Today is, so I’m told, Veteran’s Day in the US. I’ve seen blog posts, Myspace comments and twitter tweets wishing people a “Happy Veteran’s Day.” And I wonder. I wonder just how many of them realise why it’s TODAY. How many realise the significance of 11/11.
It is, of course, Armistice day. on this day, in 1918, the guns in Europe fell silent and The Great War, The War to end all Wars, ended. In case you didn’t notice, that’s exactly ninety years ago.
I’d like to say it’s been ninety years of peace, but of course it hasn’t. Because it wasn’t the War to end all Wars. Millions died, the landscape of Europe was scarred forever, and yet, two decades later, war broke out again. And there have been wars in Europe ever since.
Today is not a day to “Be Happy”. Today is a day to remember and to commemorate and to give thanks. To remember the sacrifice, to commemorate the dead and to give thanks for what they did.
Today, at the Cenotaph in London, the only three remaining Britons to have survived the First World War have led the service of remembrance. They saw the war. They suffered the war. And they will never forget it.
The service will end with the words – “On this day, when the sun goes down and in the morning, we shall remember them.”
But I worry that we, as a society, are in danger of forgetting. Forgetting the sacrifice. Forgetting the horror. Forgetting the pointlessness of it all.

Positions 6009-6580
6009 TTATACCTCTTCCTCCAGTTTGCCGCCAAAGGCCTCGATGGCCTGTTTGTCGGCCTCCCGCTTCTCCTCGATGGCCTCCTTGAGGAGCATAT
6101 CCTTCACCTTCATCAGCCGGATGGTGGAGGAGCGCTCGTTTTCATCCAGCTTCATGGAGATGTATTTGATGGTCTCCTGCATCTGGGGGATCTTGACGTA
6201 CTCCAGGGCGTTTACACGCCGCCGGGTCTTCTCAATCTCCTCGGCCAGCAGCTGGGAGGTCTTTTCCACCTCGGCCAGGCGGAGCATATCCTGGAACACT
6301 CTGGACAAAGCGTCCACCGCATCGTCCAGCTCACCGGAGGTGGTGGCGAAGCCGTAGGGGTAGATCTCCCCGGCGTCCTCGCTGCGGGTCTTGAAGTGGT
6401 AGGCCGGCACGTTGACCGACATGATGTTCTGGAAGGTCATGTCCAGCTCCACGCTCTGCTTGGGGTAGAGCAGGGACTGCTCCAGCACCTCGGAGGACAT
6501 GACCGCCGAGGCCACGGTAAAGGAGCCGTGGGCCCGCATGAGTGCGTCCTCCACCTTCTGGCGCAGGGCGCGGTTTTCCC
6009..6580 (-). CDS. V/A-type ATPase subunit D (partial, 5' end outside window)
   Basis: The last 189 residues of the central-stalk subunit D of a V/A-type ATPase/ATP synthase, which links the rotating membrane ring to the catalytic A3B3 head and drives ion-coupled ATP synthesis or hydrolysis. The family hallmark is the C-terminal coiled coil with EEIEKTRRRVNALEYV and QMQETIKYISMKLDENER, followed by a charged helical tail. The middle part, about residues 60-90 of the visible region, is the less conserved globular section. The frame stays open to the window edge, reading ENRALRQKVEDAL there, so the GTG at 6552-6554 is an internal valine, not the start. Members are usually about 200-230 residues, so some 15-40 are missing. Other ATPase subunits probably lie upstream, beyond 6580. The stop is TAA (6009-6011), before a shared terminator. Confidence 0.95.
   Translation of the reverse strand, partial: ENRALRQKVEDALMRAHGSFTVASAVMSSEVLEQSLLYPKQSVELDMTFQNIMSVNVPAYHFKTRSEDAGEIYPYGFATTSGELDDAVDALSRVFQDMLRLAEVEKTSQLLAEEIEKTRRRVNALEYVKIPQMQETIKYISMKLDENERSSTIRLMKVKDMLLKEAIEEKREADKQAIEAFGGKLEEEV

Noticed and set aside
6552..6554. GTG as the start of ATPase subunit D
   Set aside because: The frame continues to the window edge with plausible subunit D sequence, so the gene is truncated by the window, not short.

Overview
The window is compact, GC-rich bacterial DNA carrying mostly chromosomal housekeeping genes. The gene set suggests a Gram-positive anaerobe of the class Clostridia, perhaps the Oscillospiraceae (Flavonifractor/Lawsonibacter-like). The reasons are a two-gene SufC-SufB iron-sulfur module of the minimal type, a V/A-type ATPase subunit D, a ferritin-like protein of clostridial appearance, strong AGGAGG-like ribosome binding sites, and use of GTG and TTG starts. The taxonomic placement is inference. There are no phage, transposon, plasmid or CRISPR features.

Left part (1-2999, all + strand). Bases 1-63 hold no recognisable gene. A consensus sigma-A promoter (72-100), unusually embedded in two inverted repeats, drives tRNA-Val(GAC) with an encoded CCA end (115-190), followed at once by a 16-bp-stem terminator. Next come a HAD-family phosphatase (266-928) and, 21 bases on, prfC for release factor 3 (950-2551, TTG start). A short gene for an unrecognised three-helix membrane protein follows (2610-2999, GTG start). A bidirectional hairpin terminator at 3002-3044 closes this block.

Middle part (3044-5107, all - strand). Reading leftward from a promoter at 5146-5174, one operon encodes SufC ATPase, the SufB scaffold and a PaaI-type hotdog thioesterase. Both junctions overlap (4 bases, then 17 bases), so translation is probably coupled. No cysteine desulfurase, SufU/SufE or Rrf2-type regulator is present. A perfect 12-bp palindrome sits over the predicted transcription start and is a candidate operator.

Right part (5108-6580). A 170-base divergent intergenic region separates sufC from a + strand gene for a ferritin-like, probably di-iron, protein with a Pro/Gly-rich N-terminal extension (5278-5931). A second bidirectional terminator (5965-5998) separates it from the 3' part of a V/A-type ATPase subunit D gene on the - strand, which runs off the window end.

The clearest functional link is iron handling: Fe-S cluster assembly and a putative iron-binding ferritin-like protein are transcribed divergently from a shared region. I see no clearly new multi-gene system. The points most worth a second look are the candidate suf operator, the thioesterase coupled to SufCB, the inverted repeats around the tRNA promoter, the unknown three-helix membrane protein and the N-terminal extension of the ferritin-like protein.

Because the First World War was pointless. There is a scene in the last episode of Blackadder Goes Forth where the characters are sitting waiting to go “over the top” and discussing how the war started. And Blackadder comes out with perhaps the best explanation. “It was just to much effort NOT to have a war.” The episode famously ends with the most poignant piece of television in history, when they all go over the top, rush the German guns and fall one by one before the screen fades to a modern day poppy field in Flanders.
The Second World War had to be fought. The Nazis had to be stopped. But what was the need for the First World War?
If we forget, I fear we will be in danger of not learning the lessons of war and that it may happen again. Maybe not in my lifetime, or maybe it will be, but if we forget, make no mistake, it will happen again. And we cannot let it happen again. We cannot forget.
On the News last night, a reporter spoke with two teenagers from a small village, at the centre of which is the war memorial. He asked them what they knew about WW1. Nothing. He asked them if they knew the significance of the Poppy we wear with pride on our chest in early November. No. He asked them what their connection to the war memorial was. They did not know. So he took them and showed them the name of their great great grandfather (for whom one of them was named) and told them he was there because the gave his life in the war.
We cannot keep allowing this to happen. We cannot let our children forget.
We shall remember. We MUST remember.